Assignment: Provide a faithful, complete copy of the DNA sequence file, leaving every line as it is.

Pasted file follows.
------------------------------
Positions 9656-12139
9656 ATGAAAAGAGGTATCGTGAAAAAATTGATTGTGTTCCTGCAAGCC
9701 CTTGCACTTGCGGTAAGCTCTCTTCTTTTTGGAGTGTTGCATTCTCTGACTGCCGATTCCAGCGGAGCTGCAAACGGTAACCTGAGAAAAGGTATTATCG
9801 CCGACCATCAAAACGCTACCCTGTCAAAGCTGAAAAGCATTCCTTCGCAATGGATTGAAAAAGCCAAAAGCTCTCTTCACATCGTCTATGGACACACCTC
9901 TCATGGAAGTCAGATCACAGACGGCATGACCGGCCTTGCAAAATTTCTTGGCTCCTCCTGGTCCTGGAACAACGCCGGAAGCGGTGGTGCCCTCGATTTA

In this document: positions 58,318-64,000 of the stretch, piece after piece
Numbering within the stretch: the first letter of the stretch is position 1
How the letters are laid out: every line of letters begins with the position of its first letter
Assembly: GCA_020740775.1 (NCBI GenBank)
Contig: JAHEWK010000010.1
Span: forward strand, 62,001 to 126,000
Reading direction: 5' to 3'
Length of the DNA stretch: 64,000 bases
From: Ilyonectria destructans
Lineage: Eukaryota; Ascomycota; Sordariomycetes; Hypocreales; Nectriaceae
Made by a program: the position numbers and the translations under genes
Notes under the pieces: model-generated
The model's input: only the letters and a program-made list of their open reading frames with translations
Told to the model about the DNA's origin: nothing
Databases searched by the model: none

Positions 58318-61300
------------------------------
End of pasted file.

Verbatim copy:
Positions 9656-12139
9656 ATGAAAAGAGGTATCGTGAAAAAATTGATTGTGTTCCTGCAAGCC
9701 CTTGCACTTGCGGTAAGCTCTCTTCTTTTTGGAGTGTTGCATTCTCTGACTGCCGATTCCAGCGGAGCTGCAAACGGTAACCTGAGAAAAGGTATTATCG
9801 CCGACCATCAAAACGCTACCCTGTCAAAGCTGAAAAGCATTCCTTCGCAATGGATTGAAAAAGCCAAAAGCTCTCTTCACATCGTCTATGGACACACCTC
9901 TCATGGAAGTCAGATCACAGACGGCATGACCGGCCTTGCAAAATTTCTTGGCTCCTCCTGGTCCTGGAACAACGCCGGAAGCGGTGGTGCCCTCGATTTA

In this document: positions 58,318-64,000 of the stretch, piece after piece
Numbering within the stretch: the first letter of the stretch is position 1
How the letters are laid out: every line of letters begins with the position of its first letter
Assembly: GCA_020740775.1 (NCBI GenBank)
Contig: JAHEWK010000010.1
Span: forward strand, 62,001 to 126,000
Reading direction: 5' to 3'
Length of the DNA stretch: 64,000 bases
From: Ilyonectria destructans
Lineage: Eukaryota; Ascomycota; Sordariomycetes; Hypocreales; Nectriaceae
Made by a program: the position numbers and the translations under genes
Notes under the pieces: model-generated
The model's input: only the letters and a program-made list of their open reading frames with translations
Told to the model about the DNA's origin: nothing
Databases searched by the model: none

Positions 58318-61300